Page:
To date, the Luminosity Lab portfolio includes corporate-sponsored research and development projects to advance tech solutions for adidas, Starbucks, Kimberly-Clark, Bank of the West, Axon and Phoenix Children’s Hospital, to name a few.
By partnering with the Fulton Schools of Engineering, those opportunities will only continue to expand.
Interdisciplinary by design
The Luminosity Lab also hopes to not only serve as a model but to generate more collaborative opportunities for students.
“Even if you’re studying biology or English, it doesn’t matter what background you have,” Naufel says. “There is a set of tools that are relevant to innovating for the 21st century that we encourage everyone to learn, even if they don’t become an expert in them.”
The enterprising group that began with only 15 members today has grown to more than 100 students from across the university. The Luminosity Lab has also launched new labs at Wentworth Institute of Technology in Boston; at Lane College, a historically Black college in Jackson, Tennessee; and is also piloting a high school version called Astralis at Hamilton High School in Chandler, Arizona.
The Luminosity Lab has also gone global with the recent launch of its newest venture at Kwame Nkrumah University of Science and Technology, also called KNUST, in Ghana.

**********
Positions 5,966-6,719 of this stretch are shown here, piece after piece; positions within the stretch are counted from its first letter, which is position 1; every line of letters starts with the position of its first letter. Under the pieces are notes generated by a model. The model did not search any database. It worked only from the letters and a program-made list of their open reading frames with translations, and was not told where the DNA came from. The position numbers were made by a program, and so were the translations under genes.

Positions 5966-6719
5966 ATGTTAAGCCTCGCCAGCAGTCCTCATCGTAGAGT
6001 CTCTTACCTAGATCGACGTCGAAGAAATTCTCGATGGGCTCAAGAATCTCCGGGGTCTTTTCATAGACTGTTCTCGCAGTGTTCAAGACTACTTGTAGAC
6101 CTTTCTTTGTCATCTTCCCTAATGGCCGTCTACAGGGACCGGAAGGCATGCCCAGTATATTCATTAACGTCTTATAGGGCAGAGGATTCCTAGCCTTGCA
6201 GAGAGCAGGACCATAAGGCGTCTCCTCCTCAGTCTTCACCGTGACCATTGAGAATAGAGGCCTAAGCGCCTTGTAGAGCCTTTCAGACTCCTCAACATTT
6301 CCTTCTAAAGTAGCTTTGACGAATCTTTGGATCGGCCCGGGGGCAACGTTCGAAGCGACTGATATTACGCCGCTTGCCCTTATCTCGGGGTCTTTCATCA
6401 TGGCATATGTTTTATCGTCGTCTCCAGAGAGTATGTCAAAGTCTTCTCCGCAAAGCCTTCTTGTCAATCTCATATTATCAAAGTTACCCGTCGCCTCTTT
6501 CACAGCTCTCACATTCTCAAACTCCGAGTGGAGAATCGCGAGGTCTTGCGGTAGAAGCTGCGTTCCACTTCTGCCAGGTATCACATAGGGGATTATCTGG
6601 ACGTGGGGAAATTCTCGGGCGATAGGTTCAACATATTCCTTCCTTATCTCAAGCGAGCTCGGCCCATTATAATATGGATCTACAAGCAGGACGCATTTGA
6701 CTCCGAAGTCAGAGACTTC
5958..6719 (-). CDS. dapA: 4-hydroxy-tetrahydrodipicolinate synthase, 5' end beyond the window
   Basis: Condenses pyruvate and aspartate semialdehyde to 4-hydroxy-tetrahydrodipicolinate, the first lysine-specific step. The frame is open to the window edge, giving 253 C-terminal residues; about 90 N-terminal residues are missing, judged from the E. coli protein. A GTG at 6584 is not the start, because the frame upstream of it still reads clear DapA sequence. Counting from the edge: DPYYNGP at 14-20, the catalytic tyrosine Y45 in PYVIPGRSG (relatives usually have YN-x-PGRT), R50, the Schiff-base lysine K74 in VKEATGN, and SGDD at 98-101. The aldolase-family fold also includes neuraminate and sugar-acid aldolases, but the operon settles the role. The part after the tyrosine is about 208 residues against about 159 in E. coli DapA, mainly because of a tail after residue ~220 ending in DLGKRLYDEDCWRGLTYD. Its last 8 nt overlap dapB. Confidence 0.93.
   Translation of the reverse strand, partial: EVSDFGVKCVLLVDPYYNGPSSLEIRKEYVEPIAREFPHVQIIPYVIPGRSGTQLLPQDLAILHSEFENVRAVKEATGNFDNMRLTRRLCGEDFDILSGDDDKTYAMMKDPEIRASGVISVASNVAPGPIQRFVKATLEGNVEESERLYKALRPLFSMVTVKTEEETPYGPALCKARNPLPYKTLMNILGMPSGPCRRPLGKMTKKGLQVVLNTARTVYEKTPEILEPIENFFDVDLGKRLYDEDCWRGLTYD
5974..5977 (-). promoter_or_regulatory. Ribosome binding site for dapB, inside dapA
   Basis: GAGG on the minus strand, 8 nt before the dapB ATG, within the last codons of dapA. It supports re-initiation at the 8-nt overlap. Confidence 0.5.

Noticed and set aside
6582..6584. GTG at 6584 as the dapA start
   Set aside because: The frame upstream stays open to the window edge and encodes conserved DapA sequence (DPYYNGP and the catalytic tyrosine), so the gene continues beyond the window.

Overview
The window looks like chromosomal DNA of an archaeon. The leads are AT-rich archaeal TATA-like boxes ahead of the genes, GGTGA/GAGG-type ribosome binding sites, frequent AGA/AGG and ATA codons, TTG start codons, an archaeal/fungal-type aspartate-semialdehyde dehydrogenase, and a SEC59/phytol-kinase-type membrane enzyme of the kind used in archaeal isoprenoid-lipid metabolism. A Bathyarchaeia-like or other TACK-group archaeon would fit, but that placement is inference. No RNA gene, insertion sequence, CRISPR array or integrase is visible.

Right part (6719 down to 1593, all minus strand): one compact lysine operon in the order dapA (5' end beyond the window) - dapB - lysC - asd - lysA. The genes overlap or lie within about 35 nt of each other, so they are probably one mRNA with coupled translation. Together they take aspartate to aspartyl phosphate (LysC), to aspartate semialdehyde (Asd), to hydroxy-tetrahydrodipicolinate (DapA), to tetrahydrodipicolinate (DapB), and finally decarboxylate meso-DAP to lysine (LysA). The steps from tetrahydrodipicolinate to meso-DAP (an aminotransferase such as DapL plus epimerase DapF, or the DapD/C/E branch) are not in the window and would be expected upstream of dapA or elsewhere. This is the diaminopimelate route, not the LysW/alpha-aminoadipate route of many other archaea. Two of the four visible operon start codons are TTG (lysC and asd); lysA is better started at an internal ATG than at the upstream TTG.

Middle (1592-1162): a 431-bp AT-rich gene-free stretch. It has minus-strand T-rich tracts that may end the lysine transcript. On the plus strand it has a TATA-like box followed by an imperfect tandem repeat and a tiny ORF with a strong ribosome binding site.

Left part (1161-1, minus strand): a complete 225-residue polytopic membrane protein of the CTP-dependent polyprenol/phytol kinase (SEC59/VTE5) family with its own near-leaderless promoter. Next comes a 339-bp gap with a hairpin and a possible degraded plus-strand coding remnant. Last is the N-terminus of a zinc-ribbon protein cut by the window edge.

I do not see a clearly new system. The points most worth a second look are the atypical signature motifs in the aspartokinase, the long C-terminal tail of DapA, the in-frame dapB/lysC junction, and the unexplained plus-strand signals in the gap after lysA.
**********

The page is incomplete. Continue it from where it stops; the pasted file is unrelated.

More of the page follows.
Moving forward, Naufel wants to bring more high-achieving ASU students into research and development cohorts and teach them skills like machine learning and data analytics, which will soon be required for most technology roles.
The move to the Fulton Schools of Engineering opens new doors for access to faculty expertise and opportunities for meaningful work with strategic partners, but the Luminosity Lab will stay true to the model that has gotten it this far — being a place where students from all academic disciplines can learn to thrive.
“When we look for students, we’re looking for curious minds and those interested in positively impacting society,” says Naufel. “There’s a certain type of student that comes in hungry to learn new things and apply what they’ve learned. They want to be on a team where they’re staying up all night pursuing something that will make a difference. Those sleepless nights become worth it on demo day when the students finally get to launch and test their solutions. Our students live for those moments where they get to see the potential impact their work will have on real lives. These are the moments we are eager to scale as we continue to grow Luminosity within the Fulton Schools of Engineering.”